On April 25, Washington, D.C. was the venue of the March for Women’s Lives, a pro-abortion event. The day before the march there was a rally in front of the Vatican embassy. This event was organized by Frances Kissling of Catholics for a Free Choice.
Of course, no pro-abortion series of events would be complete without a rally bashing the Catholic Church. This time the bigots enlisted the support of the Religious Coalition for Reproductive Rights. But it wasn’t much of a coalition: Jewish organizations comprised 54 percent of the co-sponsors; Unitarian Universalist groups constituted another 16 percent. On the other hand, support came from the Episcopal Church, USA; the United Church of Christ; Presbyterian Church USA; and the United Methodist Church. We told the media that “We hope all Catholics take note of who their friends are.”
Three days before the march, we offered the following comment in a news release: “It would be a mistake to think that all of these people are simply pro-choice. Kissling has flatly said that her organization would ‘never refer to abortion as evil.’ Daniel Maguire, a professor at a Catholic university (Marquette), says abortion can even be understood as ‘a holy choice, a sacred choice’; he plans to march. New York Planned Parenthood guru Alexander Sanger, who would never miss a death march, even wrote a book arguing that abortion is a positive good. Their honesty is refreshing.”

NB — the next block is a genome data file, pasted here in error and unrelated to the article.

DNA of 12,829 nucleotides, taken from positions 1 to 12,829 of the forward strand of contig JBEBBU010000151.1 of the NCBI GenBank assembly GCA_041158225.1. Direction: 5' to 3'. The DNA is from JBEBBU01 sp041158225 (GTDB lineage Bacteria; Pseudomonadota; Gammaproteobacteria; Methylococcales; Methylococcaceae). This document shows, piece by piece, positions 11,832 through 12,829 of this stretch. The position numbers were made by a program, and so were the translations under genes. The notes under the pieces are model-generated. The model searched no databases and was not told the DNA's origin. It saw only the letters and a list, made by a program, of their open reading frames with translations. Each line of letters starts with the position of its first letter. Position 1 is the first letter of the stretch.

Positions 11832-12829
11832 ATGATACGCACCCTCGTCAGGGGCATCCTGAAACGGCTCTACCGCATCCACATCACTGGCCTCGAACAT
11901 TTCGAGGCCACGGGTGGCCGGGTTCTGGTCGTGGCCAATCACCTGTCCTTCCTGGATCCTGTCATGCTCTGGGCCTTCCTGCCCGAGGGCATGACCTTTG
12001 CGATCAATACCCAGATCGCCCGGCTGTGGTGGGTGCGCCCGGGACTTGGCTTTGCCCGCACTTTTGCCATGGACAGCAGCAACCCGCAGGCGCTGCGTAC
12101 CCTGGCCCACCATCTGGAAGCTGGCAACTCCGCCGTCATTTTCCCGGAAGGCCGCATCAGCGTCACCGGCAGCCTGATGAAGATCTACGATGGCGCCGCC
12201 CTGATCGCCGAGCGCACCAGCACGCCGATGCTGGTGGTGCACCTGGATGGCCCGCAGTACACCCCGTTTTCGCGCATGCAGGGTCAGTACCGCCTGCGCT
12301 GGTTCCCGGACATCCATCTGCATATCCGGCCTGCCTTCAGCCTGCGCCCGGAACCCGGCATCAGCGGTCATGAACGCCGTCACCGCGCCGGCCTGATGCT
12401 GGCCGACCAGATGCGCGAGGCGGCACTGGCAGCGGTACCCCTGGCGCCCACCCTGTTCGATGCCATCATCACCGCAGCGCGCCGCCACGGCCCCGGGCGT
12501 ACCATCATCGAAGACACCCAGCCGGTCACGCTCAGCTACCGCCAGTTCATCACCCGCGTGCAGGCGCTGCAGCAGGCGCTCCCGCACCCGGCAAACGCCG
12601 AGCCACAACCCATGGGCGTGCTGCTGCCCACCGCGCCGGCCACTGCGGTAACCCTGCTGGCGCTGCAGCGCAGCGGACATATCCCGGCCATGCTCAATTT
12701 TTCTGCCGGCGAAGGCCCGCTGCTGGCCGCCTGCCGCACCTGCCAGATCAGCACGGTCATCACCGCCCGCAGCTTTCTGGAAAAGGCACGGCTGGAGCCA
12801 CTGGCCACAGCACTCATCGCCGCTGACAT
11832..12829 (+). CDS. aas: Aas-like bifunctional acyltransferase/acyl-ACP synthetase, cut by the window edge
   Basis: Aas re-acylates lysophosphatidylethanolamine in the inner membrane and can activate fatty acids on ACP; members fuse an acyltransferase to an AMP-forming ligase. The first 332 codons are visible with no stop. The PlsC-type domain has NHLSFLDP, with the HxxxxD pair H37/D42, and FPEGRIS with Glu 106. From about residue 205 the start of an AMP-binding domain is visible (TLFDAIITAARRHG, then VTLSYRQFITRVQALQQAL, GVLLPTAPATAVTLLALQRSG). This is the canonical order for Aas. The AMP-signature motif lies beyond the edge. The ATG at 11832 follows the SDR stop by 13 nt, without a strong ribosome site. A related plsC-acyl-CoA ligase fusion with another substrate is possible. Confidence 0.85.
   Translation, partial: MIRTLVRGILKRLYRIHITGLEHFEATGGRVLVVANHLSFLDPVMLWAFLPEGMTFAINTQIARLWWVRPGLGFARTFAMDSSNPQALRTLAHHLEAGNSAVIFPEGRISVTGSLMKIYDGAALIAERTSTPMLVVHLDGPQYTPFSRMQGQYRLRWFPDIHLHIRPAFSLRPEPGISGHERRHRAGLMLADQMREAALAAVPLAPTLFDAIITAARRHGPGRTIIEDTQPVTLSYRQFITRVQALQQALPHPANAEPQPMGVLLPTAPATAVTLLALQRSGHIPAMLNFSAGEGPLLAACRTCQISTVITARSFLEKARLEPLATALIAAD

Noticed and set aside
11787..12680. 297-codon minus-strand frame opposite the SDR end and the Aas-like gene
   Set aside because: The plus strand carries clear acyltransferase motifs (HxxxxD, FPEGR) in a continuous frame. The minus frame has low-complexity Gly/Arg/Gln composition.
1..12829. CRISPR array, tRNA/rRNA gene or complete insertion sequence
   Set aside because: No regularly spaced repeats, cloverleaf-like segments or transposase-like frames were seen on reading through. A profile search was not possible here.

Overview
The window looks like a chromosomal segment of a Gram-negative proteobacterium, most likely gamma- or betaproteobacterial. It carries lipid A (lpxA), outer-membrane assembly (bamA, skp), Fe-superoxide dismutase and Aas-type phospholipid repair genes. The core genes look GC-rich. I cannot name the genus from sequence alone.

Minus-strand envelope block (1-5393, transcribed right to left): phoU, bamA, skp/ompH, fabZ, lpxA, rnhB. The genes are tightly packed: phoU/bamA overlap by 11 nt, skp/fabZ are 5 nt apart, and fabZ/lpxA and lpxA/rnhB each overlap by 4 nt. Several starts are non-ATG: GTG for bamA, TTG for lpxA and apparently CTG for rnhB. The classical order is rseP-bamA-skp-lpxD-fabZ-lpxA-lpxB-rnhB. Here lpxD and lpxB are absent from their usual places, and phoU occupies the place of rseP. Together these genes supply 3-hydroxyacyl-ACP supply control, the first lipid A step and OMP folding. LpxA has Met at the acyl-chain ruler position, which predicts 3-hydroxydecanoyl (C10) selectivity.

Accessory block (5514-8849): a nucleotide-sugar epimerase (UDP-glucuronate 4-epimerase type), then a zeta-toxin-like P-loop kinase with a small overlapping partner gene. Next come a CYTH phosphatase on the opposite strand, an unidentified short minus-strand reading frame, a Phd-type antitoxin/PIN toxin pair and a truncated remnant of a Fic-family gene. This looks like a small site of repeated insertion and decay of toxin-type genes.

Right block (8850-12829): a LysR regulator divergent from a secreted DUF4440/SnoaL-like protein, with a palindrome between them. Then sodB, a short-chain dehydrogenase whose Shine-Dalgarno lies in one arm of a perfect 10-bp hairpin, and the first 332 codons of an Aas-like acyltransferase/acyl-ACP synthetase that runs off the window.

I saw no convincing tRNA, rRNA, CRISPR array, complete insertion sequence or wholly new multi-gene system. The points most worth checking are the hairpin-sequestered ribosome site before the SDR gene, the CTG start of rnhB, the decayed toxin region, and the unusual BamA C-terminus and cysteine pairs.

Many female celebrities marched in the pro-abortion rally. Included were some who have had abortions (e.g. Whoopi Goldberg has had six or seven abortions and she marched). Not one of them, quite naturally, condemned the anti-Catholic rally that took place the day before the march. At that rally, Kissling slammed the Vatican and the Bush administration for opposing so-called reproductive rights.
Gloria Feldt, president of Planned Parenthood Federation of America, dubbed the march “non-partisan.” But there was no need to lie: it was well-reported that the Planned Parenthood Action Fund endorsed John Kerry the Friday before the Sunday march.